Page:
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Today's Stichomancy for Sharon Stone

The first excerpt represents the past or something you must release, and is drawn from The Case of the Registered Letter by Grace Isabel Colbron and Augusta Groner:

station at G- in the early afternoon hours. Some impulse of loyalty to her dead lover, some foolish feminine fear that I might have spoken against him in my earlier interviews with the commissioner had driven the girl to this step. A few questions sufficed to draw from her the story of her secret engagement, of its ending, and of my quarrel with John. I will say for her that I am certain she did not realise that all these things were calculated to cast suspicion on me. The poor girl is too unused to the ways of police courts, to the devious ways of the law, to realise what she was doing. The sight of my revolver broke her down completely and she acknowledged that it was mine. That is all. Except that I was arrested and

The second excerpt represents the present or the deciding factor of the moment, and is drawn from Memories and Portraits by Robert Louis Stevenson:

jewel of his day - his morning's walk with my father. And, perhaps from this cause, he gradually wearied of and relaxed the practice, and at length returned entirely to his ancient habits. But the same decision served him in another and more distressing case of divided duty, which happened not long after. He was not at all a kitchen dog, but the cook had nursed him with unusual kindness during the distemper; and though he did not adore her as he adored my father - although (born snob) he was critically conscious of her position as "only a servant" - he still cherished for her a special gratitude. Well, the cook left, and retired some streets away to lodgings of her own; and there was Coolin in precisely the same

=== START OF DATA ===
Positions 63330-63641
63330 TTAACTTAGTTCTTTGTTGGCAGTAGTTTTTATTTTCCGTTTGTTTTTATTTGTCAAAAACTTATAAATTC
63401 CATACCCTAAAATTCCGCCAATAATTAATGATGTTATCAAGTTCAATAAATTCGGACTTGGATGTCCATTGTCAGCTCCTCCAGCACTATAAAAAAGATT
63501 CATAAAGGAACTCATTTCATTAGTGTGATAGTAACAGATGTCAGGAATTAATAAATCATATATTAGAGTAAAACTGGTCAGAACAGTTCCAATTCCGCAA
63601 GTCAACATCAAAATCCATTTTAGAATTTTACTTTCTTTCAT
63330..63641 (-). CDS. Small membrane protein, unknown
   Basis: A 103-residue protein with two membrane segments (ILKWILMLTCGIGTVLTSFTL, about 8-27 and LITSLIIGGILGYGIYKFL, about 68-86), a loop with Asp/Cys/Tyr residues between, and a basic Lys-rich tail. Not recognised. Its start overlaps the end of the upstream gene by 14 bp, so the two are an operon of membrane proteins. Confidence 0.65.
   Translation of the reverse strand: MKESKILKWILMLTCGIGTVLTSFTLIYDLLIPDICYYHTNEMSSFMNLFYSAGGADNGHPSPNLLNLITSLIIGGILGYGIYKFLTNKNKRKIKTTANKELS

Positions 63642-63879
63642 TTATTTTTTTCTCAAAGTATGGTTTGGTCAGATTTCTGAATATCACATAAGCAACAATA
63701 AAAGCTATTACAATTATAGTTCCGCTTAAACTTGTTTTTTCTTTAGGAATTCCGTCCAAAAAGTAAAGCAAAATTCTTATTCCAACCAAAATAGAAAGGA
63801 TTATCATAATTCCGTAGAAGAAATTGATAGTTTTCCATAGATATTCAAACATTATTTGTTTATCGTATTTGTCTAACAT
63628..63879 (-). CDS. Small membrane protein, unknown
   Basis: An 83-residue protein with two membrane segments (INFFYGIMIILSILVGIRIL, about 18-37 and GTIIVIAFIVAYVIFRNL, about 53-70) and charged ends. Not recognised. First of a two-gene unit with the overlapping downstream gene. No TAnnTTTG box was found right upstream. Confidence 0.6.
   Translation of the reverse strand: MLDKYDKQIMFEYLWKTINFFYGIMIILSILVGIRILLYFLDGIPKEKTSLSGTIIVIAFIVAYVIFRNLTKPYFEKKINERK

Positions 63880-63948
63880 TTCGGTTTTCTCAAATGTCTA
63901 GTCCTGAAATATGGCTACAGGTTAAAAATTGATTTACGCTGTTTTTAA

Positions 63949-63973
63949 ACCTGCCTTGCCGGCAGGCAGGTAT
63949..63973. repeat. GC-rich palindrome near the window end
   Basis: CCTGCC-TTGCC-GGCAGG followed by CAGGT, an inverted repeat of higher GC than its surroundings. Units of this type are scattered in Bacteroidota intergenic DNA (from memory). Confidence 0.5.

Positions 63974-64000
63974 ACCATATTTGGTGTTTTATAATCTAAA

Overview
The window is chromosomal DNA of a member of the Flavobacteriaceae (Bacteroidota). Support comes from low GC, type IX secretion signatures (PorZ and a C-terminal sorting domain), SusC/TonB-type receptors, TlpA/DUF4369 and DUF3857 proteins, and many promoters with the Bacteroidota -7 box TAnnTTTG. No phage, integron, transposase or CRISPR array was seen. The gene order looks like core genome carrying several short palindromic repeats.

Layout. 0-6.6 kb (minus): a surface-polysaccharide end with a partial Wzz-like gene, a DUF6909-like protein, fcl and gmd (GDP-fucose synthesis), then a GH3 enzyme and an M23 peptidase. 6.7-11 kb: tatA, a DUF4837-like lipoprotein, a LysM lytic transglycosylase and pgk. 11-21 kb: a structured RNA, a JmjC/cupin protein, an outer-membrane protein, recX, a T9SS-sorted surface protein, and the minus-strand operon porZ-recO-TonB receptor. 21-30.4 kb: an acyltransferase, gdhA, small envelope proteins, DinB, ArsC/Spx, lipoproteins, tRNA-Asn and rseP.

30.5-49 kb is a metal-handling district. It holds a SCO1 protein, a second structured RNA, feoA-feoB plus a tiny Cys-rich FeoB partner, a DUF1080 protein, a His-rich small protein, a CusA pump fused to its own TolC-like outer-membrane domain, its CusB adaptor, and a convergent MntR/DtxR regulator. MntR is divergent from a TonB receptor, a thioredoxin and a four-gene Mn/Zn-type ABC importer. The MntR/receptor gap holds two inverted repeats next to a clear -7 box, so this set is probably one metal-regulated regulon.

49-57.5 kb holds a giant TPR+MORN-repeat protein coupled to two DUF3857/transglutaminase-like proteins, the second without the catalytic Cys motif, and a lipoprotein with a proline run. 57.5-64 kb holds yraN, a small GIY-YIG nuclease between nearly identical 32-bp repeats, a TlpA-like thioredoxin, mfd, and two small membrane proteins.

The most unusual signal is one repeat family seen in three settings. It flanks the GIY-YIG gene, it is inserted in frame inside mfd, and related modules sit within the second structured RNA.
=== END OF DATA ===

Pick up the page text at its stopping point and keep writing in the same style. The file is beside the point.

The third excerpt represents the future or something you must embrace, and is drawn from The Autocrat of the Breakfast-Table by Oliver Wendell Holmes:

That, - answered the coachman, - is THE HANGMAN'S PILLAR. Then he told me how a man went out one night, many years ago, to steal sheep. He caught one, tied its legs together, passed the rope over his head, and started for home. In climbing a fence, the rope slipped, caught him by the neck, and strangled him. Next morning he was found hanging dead on one side of the fence and the sheep on the other; in memory whereof the lord of the manor caused this monument to be erected as a warning to all who love mutton better than virtue. I will send a copy of this record to him or her who shall first set me right about this column and its locality.

And telling over these old stories reminds me that I have something

The Autocrat of the Breakfast-Table